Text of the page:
|Cash to redeeming shareholders(5)||65,066|
|Total Sources||$||516,761||Total Uses||$||516,761|
|(1)||Represents the amount of the restricted investments and cash held in the Trust account upon consummation of the Business Combination at Closing.|
|(2)||Represents the issuance, in a private placement to be consummated concurrently with the Closing, to third-party investors of 4,000,000 shares of Class A common stock.|
|(3)||Represents the estimated total fees and expenses incurred as part of the acquisition paid at the Closing.|
|(4)||Represents estimated remaining cash that will be used to fund operations/growth and working capital needs of the Company after the Closing.|
|(5)||Represents the redemption of 36.8% of the Company’s public shares through the exercise of the shareholders’ redemption rights.|
Basis of the Pro Forma Presentation
As a result of the consummation of the Business Combination, the Company will adopt Eos’s accounting policies. Eos may identify differences between the accounting policies of the companies, that when conformed, could have a material impact on the consolidated financial statements of the combined entity.
Note 2 — Pro Forma Adjustments
(a) Adjustments to the Unaudited Pro Forma Condensed Combined Balance Sheet as of September 30, 2020 (in thousands)
The pro forma adjustments included in the unaudited pro forma condensed combined balance sheet as of September 30, 2020 are as follows:
Represents pro forma adjustments to the cash balance to reflect the following:
|Investment held in Trust Account||176,778||(3)|
|Payment of transaction costs||(22,329||)(4)|
|Redemption of Class A Common Stock||(65,066||)(3)|
|(1)||Private Investment in Public Entity (PIPE) — Represents the issuance, in a private placement of equity, of 4,000,000 shares of Class A common stock at a price of $10.00 per share, upon the Closing.|
|(2)||Holtec Investment — Represents the issuance of preferred stock of the Company to Holtec International for its investment of $10 million in Eos, $7.5 million of which Holtec had funded as of September 30, 2020. The balance of $2.5 million was funded on October 15, 2020. Holtec International invested in Eos prior to the Closing and therefore became part of the existing Eos shareholder base to which common stock of the Company was issued.|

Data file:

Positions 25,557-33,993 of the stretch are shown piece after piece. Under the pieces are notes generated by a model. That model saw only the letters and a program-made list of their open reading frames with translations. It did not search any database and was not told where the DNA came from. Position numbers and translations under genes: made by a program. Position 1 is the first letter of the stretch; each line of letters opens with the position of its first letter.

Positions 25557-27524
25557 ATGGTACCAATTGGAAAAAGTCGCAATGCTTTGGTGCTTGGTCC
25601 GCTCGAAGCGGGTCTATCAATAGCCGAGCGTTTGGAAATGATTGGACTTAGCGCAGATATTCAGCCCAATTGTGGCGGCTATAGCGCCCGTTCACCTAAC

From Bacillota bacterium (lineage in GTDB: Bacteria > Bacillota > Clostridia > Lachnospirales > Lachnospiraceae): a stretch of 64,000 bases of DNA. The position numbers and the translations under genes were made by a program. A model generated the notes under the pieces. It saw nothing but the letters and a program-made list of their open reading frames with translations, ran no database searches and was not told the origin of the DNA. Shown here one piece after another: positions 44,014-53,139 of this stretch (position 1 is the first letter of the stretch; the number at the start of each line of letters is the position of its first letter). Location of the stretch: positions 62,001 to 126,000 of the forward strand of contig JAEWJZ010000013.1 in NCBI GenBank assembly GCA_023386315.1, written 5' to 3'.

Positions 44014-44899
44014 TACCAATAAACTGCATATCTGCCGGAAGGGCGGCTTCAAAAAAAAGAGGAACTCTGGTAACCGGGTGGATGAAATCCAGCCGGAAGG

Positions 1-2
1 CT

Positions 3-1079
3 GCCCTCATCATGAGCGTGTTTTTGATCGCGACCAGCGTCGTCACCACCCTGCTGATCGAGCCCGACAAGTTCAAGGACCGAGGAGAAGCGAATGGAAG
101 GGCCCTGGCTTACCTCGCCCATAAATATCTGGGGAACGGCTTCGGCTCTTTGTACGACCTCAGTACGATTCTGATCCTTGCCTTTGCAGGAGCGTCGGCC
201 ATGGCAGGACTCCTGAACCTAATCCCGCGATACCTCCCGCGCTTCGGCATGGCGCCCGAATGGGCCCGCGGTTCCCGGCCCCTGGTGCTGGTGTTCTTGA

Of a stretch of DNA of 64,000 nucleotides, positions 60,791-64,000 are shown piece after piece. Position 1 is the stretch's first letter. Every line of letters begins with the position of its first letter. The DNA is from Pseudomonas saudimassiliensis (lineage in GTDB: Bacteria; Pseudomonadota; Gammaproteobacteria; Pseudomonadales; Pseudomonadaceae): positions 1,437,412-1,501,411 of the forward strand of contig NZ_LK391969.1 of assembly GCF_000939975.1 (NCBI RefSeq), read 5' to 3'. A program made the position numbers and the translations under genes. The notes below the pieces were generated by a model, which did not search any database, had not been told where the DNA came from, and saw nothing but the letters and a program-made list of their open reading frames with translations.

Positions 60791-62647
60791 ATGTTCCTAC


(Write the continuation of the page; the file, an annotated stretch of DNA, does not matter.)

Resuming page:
|(3)||Reflects the reclassification of $176.8 million of cash and cash equivalents held in the Trust Account, net of the $65.1 million of redemptions, available upon consummation of the Business Combination to fund the Closing. The redemptions represent 6,442,195 Class A common stock at a price of $10.10 per share with the remainder allocated to common stock at a par value of $0.0001 per share and any excess to additional paid-in capital. Class A common stock of BMRG that was not redeemed was rolled over into Class A shares of our common stock.|
|(4)||Reflects the payment of the acquisition-related transaction costs incurred of approximately $22.3 million for advisory, banking, printing, legal, and accounting fees that are either expensed or capitalized as part of the merger (see Sources and Uses table above). The unaudited pro forma condensed combined balance sheet reflects these costs as a reduction of cash with a decrease in retained earnings and additional paid-in capital (this is a preliminary allocation). These costs are not included in the unaudited pro forma condensed combined statement of operations as they are directly related to the Business Combination and are nonrecurring.|
|(5)||Reflects the issuance of 30,000,000 shares as merger consideration in connection with the business combination and conversion of the convertible notes payable — related party and the associated embedded derivative of Eos to units of Eos, which were then exchanged for the common stock of the Company as well as the exchange of Eos’s historical common and preferred units to common stock of the Company.|
|(6)||Reflects the adjustment of BMRG’s historical common stock subject to redemption to equity of the Company.|
|(7)||Following the Closing, and as additional consideration for the merger, EOSE will issue within five years from the Closing Date to each unitholder of Eos its pro-rata proportion of a one-time issuance of an aggregate of 2,000,000 EOSE Shares (the “Earn-out Shares”), upon the occurrence of any of the triggering events mentioned below.|
The Earn-out Shares will be issued, following the Closing, and within five Business Days after i) the closing share price of the Company’s shares on the principal securities exchange or securities market on which the shares are then traded equaling or exceeding $16.00 per share for any 20 trading days within any consecutive 30-trading day period during the period from the closing date to the fifth anniversary of the closing date (“Earn-out Period”) or ii) a change of control during the Earn-out Period.